David Airey is an independent graphic designer working with companies of all sizes since 2005.

The imai house

Despite the mixed reviews I’ve read, there’s something about the imai house I find appealing.

This was the three-metre-wide plot of land available for the build.

imai house

And here’s the same plot post-construction.

imai house

The ground floor is recessed to make room for a sheltered driveway at the front, where a wall slides open to lead into a kitchen and dining room that takes up most of the ground floor.

imai house

imai house

“We adopted a way to construct a house by reinterpreting scale, natural light, and the use of each room,” said the architects.

imai house

imai house

imai house

Completed in 2013 in Okazaki, Japan, the house has an “internal courtyard” on the first floor and a small roof deck on top to add as much light as possible.

imai house

imai house

imai house

Designed by Katsutoshi Sasaki + Associates. Via Shoebox Dwelling.

A skilful use of light and space.

For Japanese architecture on an even narrower plot, have a look at Waro Kishi’s 1992 house in Nipponbashi, downtown Osaka.

Or for a pad I’d happily move into today, Chalet C7 (from the archives).

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7 comments about “The imai house”

  1. This is a beautiful idea.

    I wonder what it’s like to actually move around and live in it. It photographs well and I hope the actual experience holds to this virtual experience. Whether it does or doesn’t, I enjoy that the home is a thing that pushed against its limitations to dare to create something cozy.

  2. Great use of space, I love its simplicity.

  3. This is a more stylish version of what I imagined Toru’s house would be like in The Wind-Up Bird Chronicle.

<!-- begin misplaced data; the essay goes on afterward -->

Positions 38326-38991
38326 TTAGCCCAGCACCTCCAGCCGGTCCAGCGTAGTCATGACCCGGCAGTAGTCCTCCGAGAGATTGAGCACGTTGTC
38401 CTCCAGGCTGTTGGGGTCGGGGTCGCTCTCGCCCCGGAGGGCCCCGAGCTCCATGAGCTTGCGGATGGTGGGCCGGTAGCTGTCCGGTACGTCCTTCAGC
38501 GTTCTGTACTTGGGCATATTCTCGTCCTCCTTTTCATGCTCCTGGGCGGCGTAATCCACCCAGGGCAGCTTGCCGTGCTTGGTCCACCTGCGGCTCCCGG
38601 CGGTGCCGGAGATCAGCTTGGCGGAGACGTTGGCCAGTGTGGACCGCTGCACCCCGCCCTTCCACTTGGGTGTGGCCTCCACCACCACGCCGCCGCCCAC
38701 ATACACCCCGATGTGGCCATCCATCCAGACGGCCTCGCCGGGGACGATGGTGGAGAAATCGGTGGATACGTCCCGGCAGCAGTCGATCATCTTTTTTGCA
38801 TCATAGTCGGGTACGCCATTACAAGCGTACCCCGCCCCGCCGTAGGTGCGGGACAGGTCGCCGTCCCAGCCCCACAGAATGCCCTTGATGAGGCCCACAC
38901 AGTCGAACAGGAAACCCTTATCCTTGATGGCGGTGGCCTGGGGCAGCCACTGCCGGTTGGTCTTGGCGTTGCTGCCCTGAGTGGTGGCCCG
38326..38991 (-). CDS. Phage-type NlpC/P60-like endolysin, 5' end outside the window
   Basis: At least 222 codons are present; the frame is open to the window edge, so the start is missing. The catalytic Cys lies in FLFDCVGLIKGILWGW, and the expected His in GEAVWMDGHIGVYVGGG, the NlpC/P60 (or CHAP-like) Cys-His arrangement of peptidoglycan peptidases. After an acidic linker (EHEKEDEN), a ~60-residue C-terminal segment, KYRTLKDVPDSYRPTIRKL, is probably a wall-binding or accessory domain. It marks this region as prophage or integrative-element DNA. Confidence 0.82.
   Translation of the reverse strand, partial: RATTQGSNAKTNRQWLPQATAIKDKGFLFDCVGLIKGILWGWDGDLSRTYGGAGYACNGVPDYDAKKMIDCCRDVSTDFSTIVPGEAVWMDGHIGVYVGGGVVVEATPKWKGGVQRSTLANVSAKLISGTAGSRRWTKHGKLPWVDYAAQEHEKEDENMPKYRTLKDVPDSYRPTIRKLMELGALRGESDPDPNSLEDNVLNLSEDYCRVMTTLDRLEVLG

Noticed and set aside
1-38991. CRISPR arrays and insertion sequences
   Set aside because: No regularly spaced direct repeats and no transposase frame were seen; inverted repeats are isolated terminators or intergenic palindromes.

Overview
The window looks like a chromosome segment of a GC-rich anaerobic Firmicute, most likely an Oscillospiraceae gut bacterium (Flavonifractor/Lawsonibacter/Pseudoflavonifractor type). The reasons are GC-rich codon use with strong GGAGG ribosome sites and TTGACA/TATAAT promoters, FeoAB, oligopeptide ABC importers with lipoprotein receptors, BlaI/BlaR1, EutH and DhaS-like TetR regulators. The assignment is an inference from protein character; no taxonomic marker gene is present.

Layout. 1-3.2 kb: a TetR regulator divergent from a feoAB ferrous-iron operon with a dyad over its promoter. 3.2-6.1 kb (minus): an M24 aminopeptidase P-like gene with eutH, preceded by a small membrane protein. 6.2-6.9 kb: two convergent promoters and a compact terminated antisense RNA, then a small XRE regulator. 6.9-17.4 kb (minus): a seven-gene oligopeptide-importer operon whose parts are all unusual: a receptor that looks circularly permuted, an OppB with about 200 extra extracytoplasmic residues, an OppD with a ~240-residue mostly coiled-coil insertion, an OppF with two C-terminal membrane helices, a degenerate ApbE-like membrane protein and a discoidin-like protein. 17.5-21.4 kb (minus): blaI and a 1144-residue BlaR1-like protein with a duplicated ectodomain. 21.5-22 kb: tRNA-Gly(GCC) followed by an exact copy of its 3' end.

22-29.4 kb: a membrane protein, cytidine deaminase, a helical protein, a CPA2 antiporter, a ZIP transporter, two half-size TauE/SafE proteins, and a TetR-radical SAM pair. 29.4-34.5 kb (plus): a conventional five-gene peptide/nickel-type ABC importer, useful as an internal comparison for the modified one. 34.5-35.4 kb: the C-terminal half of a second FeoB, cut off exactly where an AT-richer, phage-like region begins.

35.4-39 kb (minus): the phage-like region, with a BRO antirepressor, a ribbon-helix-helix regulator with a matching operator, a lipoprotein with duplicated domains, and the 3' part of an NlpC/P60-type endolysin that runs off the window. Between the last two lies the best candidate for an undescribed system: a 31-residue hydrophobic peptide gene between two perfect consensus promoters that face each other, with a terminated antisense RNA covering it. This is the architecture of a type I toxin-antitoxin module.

4. I personally would feel the walls closing in on me. I don’t think I could live in a corridor. Nice idea though and I’m sure a life-saver for many people.

  5. When I took an architecture course four years ago, the professor spent a great deal of time discussing how architecture is not the art of building walls, but of shaping space. The course completely changed how I perceive buildings.

    That being said, what was not touched on greatly in the course is how architecture also shapes light, which this home is a great example of. Thanks for sharing, David–you have the cogs in my brain spinning in an entirely new direction now!

  6. Interior design at its best. Unfortunately the concept will never fly in Africa where clutter rules every home interior… unfortunately.

  7. I absolutely adore this concept – so many new builds (in the UK at least) seem so uninspiring. But was there no way at all they could have included more windows? The street side in particular looks like it could. (Is it because of insulation?)

Anything to add?

Comments may be edited or deleted if I don't like the cut of your jib, but that's quite unlikely.